The approved Dallas ISD bond program will provide new schools, facility improvements across the district, and support for growing programs. Click here for an interactive map detailing the proposed projects.
The $1.6 billion bond program is also not expected to raise tax rates.
To find out why the bond isn’t expected to raise tax rates, The Hub asked the Dallas ISD finance department to learn more.
In short, the projected stable tax rate for the proposed bond is based on four factors:
- The growth in the district’s tax base
- The reduction of the district’s existing debt
- Historically low interest rates
- The ability for the district to use a variety of other debt management options
Growth in district’s tax base
The district is growing in tax base, which allows Dallas ISD to generate more revenue in terms of local property taxes without having to raise local tax rates.
The district’s taxable assessed valuation (TAV) for 2015-16 is $91,173,603,390, which is a 6.47 increase over 2014–15. This value is based on the certified report from Dallas Central Appraisal District.
The Dallas ISD finance department has completed growth rate/tax rate sensitivity analysis for two different scenarios of projected TAV growth.
- Scenario 1: TAV growth of 6 percent in 2016-17, 3.5-percent growth in 2017-18, 3-percent growth in 2018-19, 2.5-percent growth in 2019-20 and 2020-21, 2-percent growth in 2021-22 through 2023-24, 1.5-percent growth in 2024-25 2026-27, and 0.5-percent growth thereafter.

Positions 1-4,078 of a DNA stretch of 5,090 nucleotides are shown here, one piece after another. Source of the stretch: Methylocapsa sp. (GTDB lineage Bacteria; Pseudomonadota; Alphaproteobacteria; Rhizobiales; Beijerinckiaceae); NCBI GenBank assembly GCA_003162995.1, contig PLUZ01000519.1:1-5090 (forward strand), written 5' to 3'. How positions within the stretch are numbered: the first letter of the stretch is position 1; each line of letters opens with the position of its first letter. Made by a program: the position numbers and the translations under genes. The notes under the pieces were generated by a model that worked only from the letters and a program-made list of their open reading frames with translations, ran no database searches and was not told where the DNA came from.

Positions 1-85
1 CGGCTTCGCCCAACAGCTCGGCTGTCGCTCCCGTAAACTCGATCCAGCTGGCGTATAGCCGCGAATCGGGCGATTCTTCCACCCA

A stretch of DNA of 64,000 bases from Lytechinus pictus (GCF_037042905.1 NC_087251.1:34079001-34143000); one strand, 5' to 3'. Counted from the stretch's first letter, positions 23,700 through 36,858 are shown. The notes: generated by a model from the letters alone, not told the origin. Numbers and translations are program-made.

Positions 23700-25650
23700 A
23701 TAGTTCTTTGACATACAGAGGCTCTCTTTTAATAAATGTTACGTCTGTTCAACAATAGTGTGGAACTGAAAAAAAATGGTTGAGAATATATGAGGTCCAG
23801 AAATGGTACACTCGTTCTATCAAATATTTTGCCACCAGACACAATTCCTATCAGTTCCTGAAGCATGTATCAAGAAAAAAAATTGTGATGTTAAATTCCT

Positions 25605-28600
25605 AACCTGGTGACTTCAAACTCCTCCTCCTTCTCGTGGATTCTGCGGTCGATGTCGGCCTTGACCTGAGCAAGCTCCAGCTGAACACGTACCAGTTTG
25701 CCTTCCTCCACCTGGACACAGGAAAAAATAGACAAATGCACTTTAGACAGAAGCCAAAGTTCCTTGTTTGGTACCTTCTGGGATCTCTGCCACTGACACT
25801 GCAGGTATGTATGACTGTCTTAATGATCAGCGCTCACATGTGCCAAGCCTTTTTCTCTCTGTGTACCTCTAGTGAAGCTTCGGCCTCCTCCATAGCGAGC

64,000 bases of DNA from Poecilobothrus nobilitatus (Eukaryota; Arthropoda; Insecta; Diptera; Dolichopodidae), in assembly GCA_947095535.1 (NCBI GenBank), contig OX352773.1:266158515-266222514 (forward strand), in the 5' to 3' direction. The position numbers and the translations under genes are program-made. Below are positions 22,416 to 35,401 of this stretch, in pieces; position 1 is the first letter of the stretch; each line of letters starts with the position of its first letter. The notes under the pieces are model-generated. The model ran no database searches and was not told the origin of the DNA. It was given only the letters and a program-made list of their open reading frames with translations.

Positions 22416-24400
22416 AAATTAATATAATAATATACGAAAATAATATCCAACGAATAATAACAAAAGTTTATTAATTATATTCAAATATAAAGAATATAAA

- Scenario 2: TAV growth of 6-percent in 2016-17, 3.5-percent growth in 2017-18 through 2019-20, 2.5-percent growth in 2020-21, 1-percent growth in 2021-22 through 2023-24 and constant (zero %) thereafter.
The results of the sensitivity analysis projects that even if the TAV growth rates past 2017 are half the rates projected by the finance department, tax rates are not projected to increase.
Reduction of existing debt
The district has refinanced its debt twice since 2014, saving the taxpayers approximately $120 million. In addition to refinancing, the district has executed the early repayment of existing debt, which reduced the district’s total debt obligations by another $13.1 million. These debt management activities have helped create a situation where the district’s existing debt payments will fall about $43.35 million per year starting in 2017; this includes the impact of the early repayment of bonds in addition to the district’s scheduled debt repayment of $216,066,210. As a result, the lower debt payments are anticipated to allow the district to make additional debt payments on approximately $600,000,000 in new bonds without experiencing any growth in its tax base.
Historically low interest rates
Interest rates are at 40-year historical lows, which significantly helps with the district expanding its debt capacity (i.e. the amount of debt that the district can issue) while not increasing the district’s tax rate to repay that debt.
The ability for the district to use a variety of other debt management options
Dallas ISD also has a number of strategies available to the district, to help lower interest rates and manage the tax rate. These include (1) variable rate bonds, which carry lower interest rates than the fixed rate bonds used in the analysis; (2) extending the debt; (3) delaying principal payments, or even debt issuance, if required; (4) utilization of surplus Interest and Sinking fund balances to augment the tax rates; and, (5) utilization of other debt management strategies, as needed.
For more information, visit http://www.dallasisd.org/bond2015.